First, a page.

Ancestral sin Ancestral sin (Greek: προπατορικὴ ἁμαρτία or προπατορικὸν ἁμάρτημα, more rarely προγονικὴ ἁμαρτία) is the object of a Christian doctrine taught by the Eastern Orthodox Church. Some identify it as "inclination towards sin, a heritage from the sin of our progenitors". But most distinguish it from this tendency that remains even in baptized persons, since ancestral sin "is removed through baptism". St. Gregory Palamas taught that, as a result of ancestral sin (called "original sin" in the West), man's image was tarnished, disfigured, as a consequence of Adam's disobedience. The Greek theologian John Karmiris writes that "the sin of the first man, together with all of its consequences and penalties, is transferred by means of natural heredity to the entire human race. Since every human being is a descendant of the first man, 'no one of us is free from the spot of sin, even if he should manage to live a completely sinless day.' ... Roman Catholic Church See also
Salvation Salvation (Latin salvatio; Greek sōtēria; Hebrew yeshu'ah) is being saved or protected from harm or being saved or delivered from some dire situation. In religion, salvation is stated as the saving of the soul from sin and its consequences. The academic study of salvation is called soteriology. Meaning Abrahamic religions Judaism In contemporary Judaism, redemption (Hebrew ge'ulah), refers to God redeeming the people of Israel from their various exiles. This includes the final redemption from the present exile. Judaism holds that adherents do not need personal salvation as Christians believe. The Jewish concept of Messiah visualises the return of the prophet Elijah as the harbinger of one who will redeem the world from war and suffering, leading mankind to universal brotherhood under the fatherhood of one God. When examining Jewish intellectual sources throughout history, there is clearly a spectrum of opinions regarding death versus the Afterlife.
Allegorical interpretations of Genesis Genesis is part of the canonical scriptures for both Christianity and Judaism, and thus to believers is taken as being of spiritual significance. The opening sequences of the book tell the biblical story of origins. Those who read Genesis literally believe that it teaches the creation of humanity and the universe in general in a timeframe of six successive days of 24 hour durations. Those who favor an allegorical interpretation of the story claim that its intent is to describe humankind's relationship to creation and the creator. Some Jews and Christians have long considered the creation account of Genesis as an allegory instead of as historical description, much earlier than the development of modern science. Interpretation Church historians on allegorical interpretation of Genesis The literalist reading of some contemporary Christians maligns the allegorical or mythical interpretation of Genesis as a belated attempt to reconcile science with the biblical account. St. St.
Creator deity Polytheism Platonic demiurge Monolatrism Monism Monism has its origin in Hellenistic philosophy as a concept of all things deriving from a single substance or being. Following a long and still current tradition H.P. "Pantheists are ‘monists’...they believe that there is only one Being, and that all other forms of reality are either modes (or appearances) of it or identical with it." Although, like Baruch Spinoza, some pantheists may also be monists, and monism may even be essential to some versions of pantheism (like Spinoza's), not all pantheists are monists. In Advaita Vedanta, Brahman is the abstract notion of "the Absolute" from which the universe takes its origin and at an ultimate level, all assertions of a distinction between Brahman, other gods and creation are meaningless (monism). Buddhism In Buddhism, causality is the responsible for creation. Hinduism Hinduism includes a range of viewpoints about the origin of life, creationism and evolution.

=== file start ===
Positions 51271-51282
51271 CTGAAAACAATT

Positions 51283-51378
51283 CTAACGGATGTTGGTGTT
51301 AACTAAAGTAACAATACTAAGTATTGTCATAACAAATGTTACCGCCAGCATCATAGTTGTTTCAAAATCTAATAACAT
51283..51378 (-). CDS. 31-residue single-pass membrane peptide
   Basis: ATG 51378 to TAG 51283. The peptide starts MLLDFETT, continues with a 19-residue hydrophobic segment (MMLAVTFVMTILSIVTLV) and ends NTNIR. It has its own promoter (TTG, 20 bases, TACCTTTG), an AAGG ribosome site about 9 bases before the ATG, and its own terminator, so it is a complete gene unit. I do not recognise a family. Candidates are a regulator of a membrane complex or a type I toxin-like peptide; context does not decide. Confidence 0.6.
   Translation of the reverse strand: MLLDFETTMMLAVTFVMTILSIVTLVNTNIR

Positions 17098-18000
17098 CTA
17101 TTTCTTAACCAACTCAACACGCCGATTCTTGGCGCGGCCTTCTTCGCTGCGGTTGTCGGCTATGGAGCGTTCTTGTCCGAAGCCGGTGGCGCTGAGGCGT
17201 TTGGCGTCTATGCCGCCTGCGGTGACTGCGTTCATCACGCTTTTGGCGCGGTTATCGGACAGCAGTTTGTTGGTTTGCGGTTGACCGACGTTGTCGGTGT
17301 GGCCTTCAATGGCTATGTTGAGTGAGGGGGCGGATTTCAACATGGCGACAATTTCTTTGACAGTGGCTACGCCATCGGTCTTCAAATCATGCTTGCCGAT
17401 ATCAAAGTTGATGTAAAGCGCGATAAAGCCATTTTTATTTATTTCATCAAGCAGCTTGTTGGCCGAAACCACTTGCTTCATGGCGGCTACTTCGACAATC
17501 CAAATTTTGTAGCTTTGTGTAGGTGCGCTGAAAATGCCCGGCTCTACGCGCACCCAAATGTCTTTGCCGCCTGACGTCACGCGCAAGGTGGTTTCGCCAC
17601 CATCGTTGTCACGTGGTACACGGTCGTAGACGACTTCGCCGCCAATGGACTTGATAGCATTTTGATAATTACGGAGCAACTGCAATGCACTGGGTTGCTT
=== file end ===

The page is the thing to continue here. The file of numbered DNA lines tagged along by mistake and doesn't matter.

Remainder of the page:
Framework interpretation (Genesis) This article focuses on the views of certain Christian commentators and theologians. For a more general account of the topic, see Genesis creation narrative. The framework interpretation (also known as the literary framework view, framework theory, or framework hypothesis) is a description of the structure of the first chapter of the Book of Genesis (more precisely Genesis 1:1-2:4a), the Genesis creation narrative. It can be illustrated with the following table: Genesis 1 divides its six days of Creation into two groups of three ("triads"). Differences exist on how to classify the two triads, but Meredith G. The framework interpretation is held by many theistic evolutionists and some progressive creationists. Old Testament and Pentateuch scholar Gordon Wenham supports a schematic interpretation of Genesis 1 in his two volume, scholarly commentary on Genesis. Jump up ^ Kline, "Space and Time," p. 6.Jump up ^ Davis A. Henri Blocher (1984).
Intelligent design Intelligent design (ID) is the pseudoscientific view that "certain features of the universe and of living things are best explained by an intelligent cause, not an undirected process such as natural selection." Educators, philosophers, and the scientific community have demonstrated that ID is a religious argument, a form of creationism which lacks empirical support and offers no tenable hypotheses. Proponents argue that it is "an evidence-based scientific theory about life's origins" that challenges the methodological naturalism inherent in modern science, while conceding that they have yet to produce a scientific theory. The leading proponents of ID are associated with the Discovery Institute, a politically conservative think tank based in the United States.[n 1] Although they state that ID is not creationism and deliberately avoid assigning a personality to the designer, many of these proponents express belief that the designer is the Christian deity.